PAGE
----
Introduction: Restoring a Vintage Hand Plane

  On a recent trip to North Carolina my wife and I had stopped at an antique store where i found a few decent Stanley Bailey hand planes. For those of you that don't know, a hand plane is a woodworking tool that's been around for a few centuries and is used to flatten and smooth wood.

  I absolutely love these tools. Their design has been virtually unchanged for over a hundred years now. They're aesthetically pleasing, ergonomic, long lasting, and exceptionally good at what they do. All around, it's an amazing tool. So, how could i pass up the opportunity to restore one of these to their original glory?!

It's a pretty simple procedure that anyone can get into with very few tools/equip. Keep in mind that with any tool restoration, you get out of it exactly what you put into it. If you like the look of semi-oxidized metal then you don't have to buff it to a mirror shine; you can make the tool look as "antique" or as new as you want.

*YOU WILL BE USING VARIOUS CHEMICALS DURING THE RESTORATION PROCESS, SO PLEASE MAKE SURE TO FOLLOW ALL OF THE SAFETY PROCEDURES FOUND ON THE PRODUCTS*

WHAT YOU'LL NEED:

materias

  • scotch brite pads
  • wd-40
  • steel wool
  • various grits of sandpaper (i went as low as 100 and as high as 2000 wet/dry)
  • evapo rust or krud kutter (you can find this stuff at any lowes/home depot for about $10 a bottle)
  • plenty of rags/paper towels
  • machine oil
  • boiled linseed oil
  • buffing compound (i think i used mother's brand compound i bought at auto zone)
tools
  • screwdrivers
  • drill press would be ideal, but if not a hand held drill works fine (that's all i had)
  • all the elbow grease you can muster


Step 1: Assessing the Damage

  Before you delve into anything it's good to know what you're up against. It's a good idea to inspect the tool before you buy it...check for any cracks and gouges; loose, missing, replaced or ill fitting pieces, and deep pockets of rust. Surface rust no matter how bad, can be cleaned off, but if a part is rusted through then you're in trouble. If possible, try to identify the piece you're looking at to give you an idea of its age and worth. If it's a stanley plane you can use this chart to identify it.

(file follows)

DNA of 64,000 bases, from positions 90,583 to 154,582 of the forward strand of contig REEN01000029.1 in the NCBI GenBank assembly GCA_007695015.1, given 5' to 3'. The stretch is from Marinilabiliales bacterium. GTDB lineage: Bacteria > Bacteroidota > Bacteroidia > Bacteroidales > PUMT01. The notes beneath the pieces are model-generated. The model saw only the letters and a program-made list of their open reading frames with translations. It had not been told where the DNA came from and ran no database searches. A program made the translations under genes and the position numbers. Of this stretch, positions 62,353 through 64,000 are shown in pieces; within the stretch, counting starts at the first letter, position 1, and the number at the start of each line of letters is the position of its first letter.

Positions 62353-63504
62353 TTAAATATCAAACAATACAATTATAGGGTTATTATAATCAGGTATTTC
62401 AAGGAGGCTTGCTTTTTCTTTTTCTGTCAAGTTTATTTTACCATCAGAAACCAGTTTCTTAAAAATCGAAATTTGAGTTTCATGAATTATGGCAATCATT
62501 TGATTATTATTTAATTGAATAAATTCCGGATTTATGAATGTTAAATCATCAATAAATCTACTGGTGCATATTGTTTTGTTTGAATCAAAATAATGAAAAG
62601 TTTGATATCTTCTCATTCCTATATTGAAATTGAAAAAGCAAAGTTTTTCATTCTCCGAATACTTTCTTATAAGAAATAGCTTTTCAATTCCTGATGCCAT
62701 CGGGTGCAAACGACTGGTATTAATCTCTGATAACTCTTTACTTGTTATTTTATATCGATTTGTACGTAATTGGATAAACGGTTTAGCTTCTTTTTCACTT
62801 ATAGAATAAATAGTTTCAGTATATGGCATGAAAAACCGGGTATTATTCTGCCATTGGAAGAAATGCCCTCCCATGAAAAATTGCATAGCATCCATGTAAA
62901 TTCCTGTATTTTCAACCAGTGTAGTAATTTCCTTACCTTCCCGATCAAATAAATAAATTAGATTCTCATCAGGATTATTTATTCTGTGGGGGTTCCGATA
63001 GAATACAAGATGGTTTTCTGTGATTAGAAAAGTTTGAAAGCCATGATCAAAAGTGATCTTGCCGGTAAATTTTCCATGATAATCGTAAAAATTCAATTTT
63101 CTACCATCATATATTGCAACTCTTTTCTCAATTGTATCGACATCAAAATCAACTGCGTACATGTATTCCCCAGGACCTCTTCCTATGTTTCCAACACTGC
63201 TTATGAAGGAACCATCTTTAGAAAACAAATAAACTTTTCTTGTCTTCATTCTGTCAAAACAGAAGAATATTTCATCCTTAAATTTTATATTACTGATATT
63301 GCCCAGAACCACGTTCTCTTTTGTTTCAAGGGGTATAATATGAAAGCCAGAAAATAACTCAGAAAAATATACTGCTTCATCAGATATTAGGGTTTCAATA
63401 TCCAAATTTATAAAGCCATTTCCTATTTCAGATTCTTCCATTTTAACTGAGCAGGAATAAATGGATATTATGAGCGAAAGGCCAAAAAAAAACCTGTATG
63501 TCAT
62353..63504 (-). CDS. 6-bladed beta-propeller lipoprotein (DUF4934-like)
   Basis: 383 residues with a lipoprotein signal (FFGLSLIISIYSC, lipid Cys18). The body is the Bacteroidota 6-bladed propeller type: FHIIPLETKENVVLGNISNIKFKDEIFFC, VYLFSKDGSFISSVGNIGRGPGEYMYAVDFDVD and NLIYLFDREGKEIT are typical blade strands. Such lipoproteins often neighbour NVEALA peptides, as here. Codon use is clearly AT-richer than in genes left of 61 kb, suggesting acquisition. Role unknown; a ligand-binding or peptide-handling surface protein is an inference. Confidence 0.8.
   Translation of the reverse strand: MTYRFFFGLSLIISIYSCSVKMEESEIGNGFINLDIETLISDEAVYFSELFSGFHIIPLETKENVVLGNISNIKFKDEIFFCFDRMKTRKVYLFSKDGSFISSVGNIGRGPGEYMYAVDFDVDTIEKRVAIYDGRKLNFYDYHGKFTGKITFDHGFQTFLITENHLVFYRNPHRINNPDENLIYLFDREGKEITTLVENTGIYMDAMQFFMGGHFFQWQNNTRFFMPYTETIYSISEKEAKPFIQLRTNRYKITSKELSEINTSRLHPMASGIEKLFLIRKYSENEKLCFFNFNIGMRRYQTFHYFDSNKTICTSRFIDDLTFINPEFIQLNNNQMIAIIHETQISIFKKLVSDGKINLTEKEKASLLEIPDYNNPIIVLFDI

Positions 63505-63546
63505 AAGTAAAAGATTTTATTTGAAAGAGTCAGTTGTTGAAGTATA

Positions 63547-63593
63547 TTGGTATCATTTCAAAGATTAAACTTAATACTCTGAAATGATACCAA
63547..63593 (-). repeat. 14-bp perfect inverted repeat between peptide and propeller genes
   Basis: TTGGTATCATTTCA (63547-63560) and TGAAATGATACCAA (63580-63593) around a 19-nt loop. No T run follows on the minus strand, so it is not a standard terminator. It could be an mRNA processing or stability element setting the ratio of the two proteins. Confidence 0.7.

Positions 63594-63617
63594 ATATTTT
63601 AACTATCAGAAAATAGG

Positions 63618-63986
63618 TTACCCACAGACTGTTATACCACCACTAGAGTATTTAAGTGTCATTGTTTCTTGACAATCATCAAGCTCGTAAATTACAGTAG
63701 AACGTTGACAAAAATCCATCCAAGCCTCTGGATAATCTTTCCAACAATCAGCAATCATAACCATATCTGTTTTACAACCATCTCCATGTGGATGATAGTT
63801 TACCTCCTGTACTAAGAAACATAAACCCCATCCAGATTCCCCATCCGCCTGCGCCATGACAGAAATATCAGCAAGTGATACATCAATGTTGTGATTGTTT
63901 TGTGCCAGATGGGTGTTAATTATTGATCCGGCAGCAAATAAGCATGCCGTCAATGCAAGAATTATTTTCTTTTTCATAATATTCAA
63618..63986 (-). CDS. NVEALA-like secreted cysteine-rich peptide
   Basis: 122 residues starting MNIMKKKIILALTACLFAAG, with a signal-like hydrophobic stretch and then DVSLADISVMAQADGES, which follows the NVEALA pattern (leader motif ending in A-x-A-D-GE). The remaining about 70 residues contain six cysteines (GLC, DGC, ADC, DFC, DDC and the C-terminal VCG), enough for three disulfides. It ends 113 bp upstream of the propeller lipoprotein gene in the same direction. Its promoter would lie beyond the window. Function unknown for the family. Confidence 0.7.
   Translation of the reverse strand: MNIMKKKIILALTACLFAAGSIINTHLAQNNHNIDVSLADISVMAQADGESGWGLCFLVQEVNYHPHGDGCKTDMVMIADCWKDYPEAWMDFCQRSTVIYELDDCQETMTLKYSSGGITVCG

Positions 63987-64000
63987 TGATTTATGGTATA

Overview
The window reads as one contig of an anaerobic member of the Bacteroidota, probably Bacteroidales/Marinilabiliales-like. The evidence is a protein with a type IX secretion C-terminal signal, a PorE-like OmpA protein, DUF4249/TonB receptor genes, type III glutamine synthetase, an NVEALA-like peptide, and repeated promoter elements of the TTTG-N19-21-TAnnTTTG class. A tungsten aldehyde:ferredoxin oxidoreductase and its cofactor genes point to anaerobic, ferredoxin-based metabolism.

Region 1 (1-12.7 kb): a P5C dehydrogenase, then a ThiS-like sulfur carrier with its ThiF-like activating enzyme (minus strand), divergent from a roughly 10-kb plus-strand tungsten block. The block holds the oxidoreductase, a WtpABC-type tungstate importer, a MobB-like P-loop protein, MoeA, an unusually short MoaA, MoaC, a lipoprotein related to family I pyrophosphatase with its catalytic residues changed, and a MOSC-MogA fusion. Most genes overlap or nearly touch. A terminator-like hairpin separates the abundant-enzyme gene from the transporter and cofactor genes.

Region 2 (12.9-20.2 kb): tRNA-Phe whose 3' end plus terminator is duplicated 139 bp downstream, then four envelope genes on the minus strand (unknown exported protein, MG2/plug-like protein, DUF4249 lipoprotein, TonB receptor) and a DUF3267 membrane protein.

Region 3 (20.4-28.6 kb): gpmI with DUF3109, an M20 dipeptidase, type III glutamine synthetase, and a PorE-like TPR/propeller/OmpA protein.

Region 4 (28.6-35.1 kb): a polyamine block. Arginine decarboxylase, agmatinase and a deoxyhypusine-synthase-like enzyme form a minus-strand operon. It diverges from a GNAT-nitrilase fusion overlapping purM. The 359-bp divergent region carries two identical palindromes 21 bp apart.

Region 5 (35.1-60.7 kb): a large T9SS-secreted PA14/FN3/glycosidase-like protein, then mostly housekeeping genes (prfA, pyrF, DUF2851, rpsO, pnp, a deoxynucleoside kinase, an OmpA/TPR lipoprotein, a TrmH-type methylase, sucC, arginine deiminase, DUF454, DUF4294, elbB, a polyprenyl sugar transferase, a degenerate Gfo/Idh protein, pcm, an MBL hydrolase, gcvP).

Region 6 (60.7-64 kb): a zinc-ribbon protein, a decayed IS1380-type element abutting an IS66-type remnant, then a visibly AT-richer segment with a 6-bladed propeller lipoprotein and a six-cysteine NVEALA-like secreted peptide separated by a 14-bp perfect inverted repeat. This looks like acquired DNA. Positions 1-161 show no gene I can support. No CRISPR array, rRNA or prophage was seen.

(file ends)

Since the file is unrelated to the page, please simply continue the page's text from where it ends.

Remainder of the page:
Once you've got the tool, take it apart carefully (you don't want to strip any screwheads or crack any wood). Make sure the screw threads are in good shape, and that the wood is in tact. 

Step 2: Time to De-rustify!

And now the fun begins! There are a few different methods for this part and depending on your available space, time, money, and know how you can try any of these:
  • soaking rusted parts in apple cider vinegar
  • using a chemical remover like naval jelly,  evapo rust, or krud kutter (this is what i used)
  • electrolysis
  • wd-40 and scotch brite and steel wool (i used this technique as well, but it's hard to do on rounded or small parts)
If you decide to go the chemical method like me it's pretty straight forward...i filled a ziploc bag halfway with krud kutter and put all the small screws and knobs in it to soak for about 2- 3 hours (the soaking period will vary depending on the amount of rust you have).

After the chemical bath, i dried the pieces, and gave them a quick scrub with wd-40 and steel wool to clean off any leftover bits and pieces.

To soak the frog and the plane i just a gallon sized ziploc bag to accommodate for the size of the pieces

Step 3: De-rustification Part Duex

 While the smaller pieces are soaking i tried out the wd-40 + scotch brite pad method on the larger flat pieces (i.e. plane iron and chip breaker). This method works wonders in a really short time since i can really put some pressure on the pieces.

Step 4: Getting a Handle on Things